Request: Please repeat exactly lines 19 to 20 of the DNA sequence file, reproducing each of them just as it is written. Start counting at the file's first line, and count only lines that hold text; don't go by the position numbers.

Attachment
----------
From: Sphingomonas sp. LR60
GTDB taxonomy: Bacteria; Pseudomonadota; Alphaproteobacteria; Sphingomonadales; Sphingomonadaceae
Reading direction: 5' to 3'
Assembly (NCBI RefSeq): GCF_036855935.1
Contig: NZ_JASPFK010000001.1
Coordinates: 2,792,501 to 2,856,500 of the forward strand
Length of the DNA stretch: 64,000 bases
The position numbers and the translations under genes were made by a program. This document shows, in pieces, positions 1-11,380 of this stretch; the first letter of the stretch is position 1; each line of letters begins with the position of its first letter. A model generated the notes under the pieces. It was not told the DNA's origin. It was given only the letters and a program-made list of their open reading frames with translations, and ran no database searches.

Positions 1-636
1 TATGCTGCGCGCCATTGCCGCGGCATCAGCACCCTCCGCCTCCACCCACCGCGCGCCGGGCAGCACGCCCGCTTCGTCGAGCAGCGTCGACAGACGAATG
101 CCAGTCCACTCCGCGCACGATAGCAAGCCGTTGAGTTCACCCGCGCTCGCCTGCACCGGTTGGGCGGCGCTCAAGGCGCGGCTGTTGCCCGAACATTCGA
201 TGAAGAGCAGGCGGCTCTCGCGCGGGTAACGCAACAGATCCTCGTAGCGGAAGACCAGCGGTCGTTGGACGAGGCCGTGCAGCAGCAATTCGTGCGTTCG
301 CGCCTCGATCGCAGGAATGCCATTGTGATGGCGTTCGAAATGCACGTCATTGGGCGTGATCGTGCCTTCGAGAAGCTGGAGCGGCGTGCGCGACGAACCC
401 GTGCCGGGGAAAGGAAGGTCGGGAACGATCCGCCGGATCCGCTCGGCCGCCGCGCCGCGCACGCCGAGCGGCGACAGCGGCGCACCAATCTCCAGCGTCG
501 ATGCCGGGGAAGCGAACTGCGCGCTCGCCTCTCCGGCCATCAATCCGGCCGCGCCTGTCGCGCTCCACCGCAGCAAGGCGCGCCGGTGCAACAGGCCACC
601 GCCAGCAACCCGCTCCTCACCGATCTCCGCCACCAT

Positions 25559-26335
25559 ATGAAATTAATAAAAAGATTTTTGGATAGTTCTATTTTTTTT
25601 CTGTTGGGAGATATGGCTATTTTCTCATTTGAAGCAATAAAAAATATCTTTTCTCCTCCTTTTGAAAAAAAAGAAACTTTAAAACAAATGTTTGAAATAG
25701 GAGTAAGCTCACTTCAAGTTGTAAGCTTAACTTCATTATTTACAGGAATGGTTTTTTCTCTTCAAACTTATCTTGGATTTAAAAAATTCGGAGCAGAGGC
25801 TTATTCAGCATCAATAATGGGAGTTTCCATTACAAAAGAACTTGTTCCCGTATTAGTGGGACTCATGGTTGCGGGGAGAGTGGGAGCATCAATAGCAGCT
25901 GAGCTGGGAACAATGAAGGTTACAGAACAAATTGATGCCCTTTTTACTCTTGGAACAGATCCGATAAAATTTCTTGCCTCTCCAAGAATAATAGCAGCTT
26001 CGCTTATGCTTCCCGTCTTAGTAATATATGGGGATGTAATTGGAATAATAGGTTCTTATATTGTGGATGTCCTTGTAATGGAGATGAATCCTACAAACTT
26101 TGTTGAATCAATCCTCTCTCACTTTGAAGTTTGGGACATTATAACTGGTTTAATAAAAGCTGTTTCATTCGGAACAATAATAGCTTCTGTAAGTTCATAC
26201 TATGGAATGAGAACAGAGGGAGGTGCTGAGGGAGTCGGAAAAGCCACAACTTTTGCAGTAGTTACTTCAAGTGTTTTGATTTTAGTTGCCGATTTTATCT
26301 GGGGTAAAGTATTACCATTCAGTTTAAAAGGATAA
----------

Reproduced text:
25601 CTGTTGGGAGATATGGCTATTTTCTCATTTGAAGCAATAAAAAATATCTTTTCTCCTCCTTTTGAAAAAAAAGAAACTTTAAAACAAATGTTTGAAATAG
25701 GAGTAAGCTCACTTCAAGTTGTAAGCTTAACTTCATTATTTACAGGAATGGTTTTTTCTCTTCAAACTTATCTTGGATTTAAAAAATTCGGAGCAGAGGC